Media Appearances:

TV Appearances:

(2019) KTVU

Trump fires his internal pollsters

(2018) ABC7 San Francisco

Response to interview with James Comey by George Stephanopoulos

(2018) Peninsula Television

Guest for The Game episode about how to change attitudes about LGBTQ rights

(2018) ABC7 San Francisco

Interviewed about Nancy Pelosi's "filibuster" on the House floor, in support of undocumented immigrants

(2018) Peninsula Television

Guest for show reviewing results from June 2018 primary elections.

(2017) Peninsula Television

Live election night coverage of local returns (and national trends)

(2017) KOLR10

Interviewed about rise of political polarization in parties and public.

(2017) Peninsula Television

Guest for show about San Mateo County politics.

Radio Appearances:

(2019) KQED

The Equal Rights Amendment: What You Need to Know

(2018) WGN Radio

Interviewed about James Comey's new book.

(2018) WOSU

Guest on show about minority inclusion in the LGBTQ community.

(2018) 89.3KPCC

Interviewed for story about how Antonio Villaraigosa did not survive June 2018 gubernatorial primary in California.

(2017) Oregon Public Broadcasting

Guest for live show about viewpoint diversity in academia.

Newspaper Quotes:

(2019) USA Today

Some 2020 Democrats spoke in Spanish during their first debate. Was it 'Hispandering'?

(2019) Dallas Morning News

How immigration battles are firing up Latinos and putting Texas and battleground states in play for 2020

(2019) Washington Post

Why Americans' views on gay rights flipped so quickly

(2019) New York Times

Why Democrats aren't winning a larger proportion of the Latino vote

(2018) San Jose Mercury News

Story about television advertisements recently aired by California gubernatorial candidates.

(2018) San Jose Mercury News

Quoted in story about sexual harassment allegations' affect on race for Santa Clara County Supervisor.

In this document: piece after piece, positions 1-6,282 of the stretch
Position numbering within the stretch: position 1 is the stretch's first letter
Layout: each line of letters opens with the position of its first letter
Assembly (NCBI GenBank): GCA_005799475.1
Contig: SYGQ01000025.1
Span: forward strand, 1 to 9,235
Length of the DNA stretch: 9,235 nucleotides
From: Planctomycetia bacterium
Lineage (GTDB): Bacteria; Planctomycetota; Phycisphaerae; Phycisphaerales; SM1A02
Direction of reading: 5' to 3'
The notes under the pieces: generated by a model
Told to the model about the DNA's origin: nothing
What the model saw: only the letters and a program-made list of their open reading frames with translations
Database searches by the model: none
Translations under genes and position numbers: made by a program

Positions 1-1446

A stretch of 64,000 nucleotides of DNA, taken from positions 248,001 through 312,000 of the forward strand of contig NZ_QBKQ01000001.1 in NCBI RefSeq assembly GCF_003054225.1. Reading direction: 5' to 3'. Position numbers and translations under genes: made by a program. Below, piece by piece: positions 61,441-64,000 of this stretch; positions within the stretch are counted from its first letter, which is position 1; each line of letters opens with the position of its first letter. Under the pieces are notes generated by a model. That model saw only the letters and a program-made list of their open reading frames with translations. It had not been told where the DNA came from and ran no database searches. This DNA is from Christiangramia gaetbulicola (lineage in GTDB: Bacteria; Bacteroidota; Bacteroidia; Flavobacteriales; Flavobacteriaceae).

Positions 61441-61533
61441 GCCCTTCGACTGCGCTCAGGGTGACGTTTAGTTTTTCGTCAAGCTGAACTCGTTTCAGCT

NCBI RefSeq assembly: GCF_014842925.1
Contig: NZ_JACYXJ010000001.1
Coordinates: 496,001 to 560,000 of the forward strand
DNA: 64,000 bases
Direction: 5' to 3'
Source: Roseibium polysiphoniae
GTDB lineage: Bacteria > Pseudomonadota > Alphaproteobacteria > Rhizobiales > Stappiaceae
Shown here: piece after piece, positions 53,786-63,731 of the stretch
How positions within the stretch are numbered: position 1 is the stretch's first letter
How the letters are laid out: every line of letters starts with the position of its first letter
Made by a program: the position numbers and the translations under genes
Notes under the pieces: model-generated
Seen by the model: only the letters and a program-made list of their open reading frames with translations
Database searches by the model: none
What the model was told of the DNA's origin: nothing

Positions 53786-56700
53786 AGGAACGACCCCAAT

(2018) San Francisco Chronicle

Quoted in story about California gubernatorial race

(2018) San Jose Mercury News

Quoted on impact of report on sexual harassment by California state elected officials.

(2018) San Francisco Chronicle

Quoted in story about outreach to Latino voters (or lack thereof) by California gubernatorial candidates.

(2018) Voice of America

Quoted in story about pro-DACA court ruling and ongoing immigration battle.

(2018) Philadelphia Inquirer

Quoted in story about California lawmakers' plan to help Californians avoid increased taxes due to federal tax bill

(2018) San Francisco Chronicle

Interviewed for story about last-minute campaigning by CA gubernatorial candidate Antonio Villaraigosa

(2017) The Press-Enterprise

Quoted in story about new surge of transgender elected officials.

(2017) San Jose Mercury News

Quoted in story about transgender candidates for elected office.

(2017) Chronicle of Higher Education

Quoted in story about bans on single-gender panels.

(2017) San Jose Mercury News

Quoted in story about California governor's race.

(2017) San Jose Mercury News

Quoted in story about Trump and immigration policy.

(2017) San Jose Mercury News

Quoted in story about U.S. Senate vote on heath care.

(2017) San Jose Mercury News

Quoted in story about proposed shift from at-large to district elections.

Blog Posts:

(2019) Vox

14 political experts on why the first Democratic debates were history-making

(2019) FiveThirtyEight

Can Julian Castro rally Latino voters?

(2018) NBC Latino

Quoted in story about use of Spanish-language advertisements by political candidates.

(2018) NBC Latino

Interviewed for story about how to engage and mobilize Latino voters


Quoted in story about whether Democratic Party should embrace identity politics.


(2018) America's Voice

Interviewed about Latino voter turnout and mobilization as guest of podcast.

(2017) Newsy

Video interview about Secretary of the Interior Ryan ZInke

(2017) Newsy

Video interview about Secretary of Education Betsy DeVos

(2017) New York magazine

Quoted in story about voter mobilization and precinct parties.